Saturday, May 26, 2012

'Eel' fishing

This week I've taken a couple of evening walks down by the canal, camera in hand, looking for bugs and stuff. With the hot weather the canal was looking great. Small fish aplenty topping on the calm surface. The water clarity was good enough to make out lily leaves beginning to form cabbage patches prior to heading for the surface. Not so clear as to be able to see fish swimming about. It all looked very inviting and my thoughts turned to eels.

I was going to buy a pint of maggots to enable me to catch some small fish for bait, but a rummage in the freezer found me enough tiny rudd to get me started for one short evening session.

Yesterday was as hot, if not hotter, than the preceding days. I got my gear together (which didn't take long as not much was required) during the afternoon, and with no rush to arrive, figuring the last hour of daylight would be when action would commence, I left home well after tea.

The stretch I had looked at earlier in the week was my first port of call. I was put off by the strong wind blowing along the canal, and the fact that the bank was in shade. I'd not bargained on being cold! Back in the car and off to a more open stretch where I knew the setting sun would be in my face. Sure enough it was a touch warmer there, although the wind was now off my back.

A swim was picked which gave access to weed free water in front of me with a sparse lily bed on the far bank. I had the rods set up, the hooks baited with half a rudd and cast out by eight o'clock. It would be half an hour or so before the sun would start to cast a shadow on my bank and action might begin. I cracked open the bottle of orange Lucozade and took a swig.

The sun was still high enough in the sky to make me squint when the right hand bobbin jumped up, stopped and jumped again. I struck and was convinced I was into an eel. Whatever it was seemed to be writhing and swimming backwards. A couple of tail splashes on the surface changed my mind. A small pike was soon in the net, unhooked and returned. I was glad I had opted for wire, even if it was of the ProLeader variety.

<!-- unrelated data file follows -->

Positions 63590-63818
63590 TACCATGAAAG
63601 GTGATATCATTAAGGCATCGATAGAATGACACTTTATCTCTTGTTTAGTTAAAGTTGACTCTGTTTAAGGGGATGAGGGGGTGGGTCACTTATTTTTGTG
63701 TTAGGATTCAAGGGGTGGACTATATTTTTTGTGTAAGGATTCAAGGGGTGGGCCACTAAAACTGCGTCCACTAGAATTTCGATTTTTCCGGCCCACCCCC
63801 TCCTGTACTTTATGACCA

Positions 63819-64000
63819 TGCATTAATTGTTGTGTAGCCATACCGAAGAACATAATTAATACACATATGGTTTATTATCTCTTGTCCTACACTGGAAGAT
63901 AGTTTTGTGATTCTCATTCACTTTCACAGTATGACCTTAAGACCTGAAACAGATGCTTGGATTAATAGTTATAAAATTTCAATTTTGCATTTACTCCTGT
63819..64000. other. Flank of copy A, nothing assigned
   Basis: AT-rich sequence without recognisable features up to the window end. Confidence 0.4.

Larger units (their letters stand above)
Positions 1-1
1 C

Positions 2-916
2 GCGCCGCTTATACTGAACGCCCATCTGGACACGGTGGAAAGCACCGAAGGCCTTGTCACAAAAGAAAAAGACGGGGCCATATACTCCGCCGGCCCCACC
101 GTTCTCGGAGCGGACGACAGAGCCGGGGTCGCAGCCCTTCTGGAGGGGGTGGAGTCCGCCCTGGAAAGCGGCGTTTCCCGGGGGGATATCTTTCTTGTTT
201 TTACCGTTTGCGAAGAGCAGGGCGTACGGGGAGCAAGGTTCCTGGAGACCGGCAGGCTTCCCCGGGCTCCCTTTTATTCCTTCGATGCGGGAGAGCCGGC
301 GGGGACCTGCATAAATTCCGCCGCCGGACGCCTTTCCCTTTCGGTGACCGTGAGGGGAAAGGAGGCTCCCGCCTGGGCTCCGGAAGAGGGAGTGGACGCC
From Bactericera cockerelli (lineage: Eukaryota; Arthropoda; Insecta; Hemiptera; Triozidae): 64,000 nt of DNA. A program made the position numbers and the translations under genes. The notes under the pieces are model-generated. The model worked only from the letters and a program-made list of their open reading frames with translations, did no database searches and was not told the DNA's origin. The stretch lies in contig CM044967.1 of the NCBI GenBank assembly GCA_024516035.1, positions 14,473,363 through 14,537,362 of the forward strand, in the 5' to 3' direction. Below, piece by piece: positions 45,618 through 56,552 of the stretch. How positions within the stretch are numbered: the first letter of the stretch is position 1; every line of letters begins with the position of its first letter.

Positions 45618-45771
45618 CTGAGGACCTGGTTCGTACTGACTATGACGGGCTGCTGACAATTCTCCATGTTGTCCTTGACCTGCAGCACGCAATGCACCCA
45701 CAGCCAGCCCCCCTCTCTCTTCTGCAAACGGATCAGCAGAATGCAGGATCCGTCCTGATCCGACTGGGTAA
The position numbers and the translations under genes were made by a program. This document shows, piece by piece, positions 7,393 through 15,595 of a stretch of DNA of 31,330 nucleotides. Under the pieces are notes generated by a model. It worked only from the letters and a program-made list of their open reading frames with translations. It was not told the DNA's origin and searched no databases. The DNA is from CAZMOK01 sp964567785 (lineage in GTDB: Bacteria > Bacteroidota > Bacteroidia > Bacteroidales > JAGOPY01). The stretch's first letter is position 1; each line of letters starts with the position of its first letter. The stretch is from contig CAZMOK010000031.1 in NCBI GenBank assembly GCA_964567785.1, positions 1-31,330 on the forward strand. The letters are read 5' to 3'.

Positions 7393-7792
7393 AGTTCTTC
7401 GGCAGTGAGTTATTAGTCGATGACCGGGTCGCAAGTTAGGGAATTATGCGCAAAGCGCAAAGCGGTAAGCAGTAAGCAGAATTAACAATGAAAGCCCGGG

Not everyone who has tried this leader material has liked it. It's some sort of braided core with braided wire filaments encasing it. I have used it for pike fishing and landed fish with it. Sometimes it's only good for one fish, others it will be fine for two or three. I haven't had it cut through. It is more supple than wire, less prone to kinking, but more likely to tangle. It can be knotted with a Uni-knot or a knotless knot. I had a spool or two lying around and thought it might be useful for eel fishing - using it to make short hook links to attach to a longer mono leader to make a longer. two-piece, leader John Sidley style.

When the sun did sink from view it was time to put the fleece on and wish I'd brought a jacket to keep the wind from cutting through it.

A few fish topped and swirled. Sedge and reed warblers made their usual racket, a peewit cried mournfully behind me and a couple of oyster catchers had a row. As it got further in to dusk a lone bat circled high up. It was almost ten when the left hand bobbin sprang in to life. My strike connected with something that felt a little more eely than the pike had. It wasn't doing any splashing one the top. In the half-light it appeared to be 'balled up' in the way that small eels do when trying to lever themselves off the hook.

Something wasn't right though. Eels don't have feet. They don't make snapping noises either. When I got a good look at what was attached to the end of my line I put the landing net down and contemplated my next move.

That move was to drop the rod as the right hand bobbin was on the rise. Either there was a shoal of turtles in the swim or an eel had arrived. As my strike met with nothing I'll never know.

I returned to the turtle and dragged it onto the bank, put a boot on its shell and pulled the hook free - keeping my fingers a safe distance from it's jaws. It was only the size of a large pie, but I was taking no chances! The hook was actually nicked in the skin of one of the turtle's forefeet and popped out easily enough. Once freed the horrible creature scuttled off trough the reeds and plopped into the water.

Although I rebaited the other rod and cast out again I'd had enough. The turtle hook needed replacing as it had opened out. I really should have made a few more wire traces up in advance.

Well sheltered from the wind, it was an overcoat warmer in the car park. If I could have found a fishing spot to keep out of the wind it would have been okay to fish on into dark. I don't know what it is about the canal, but it gives me the creeps a bit when night falls. The thought of tangling with a turtle by the light of a head torch doesn't fill me with enthusiasm to stop on another hour either!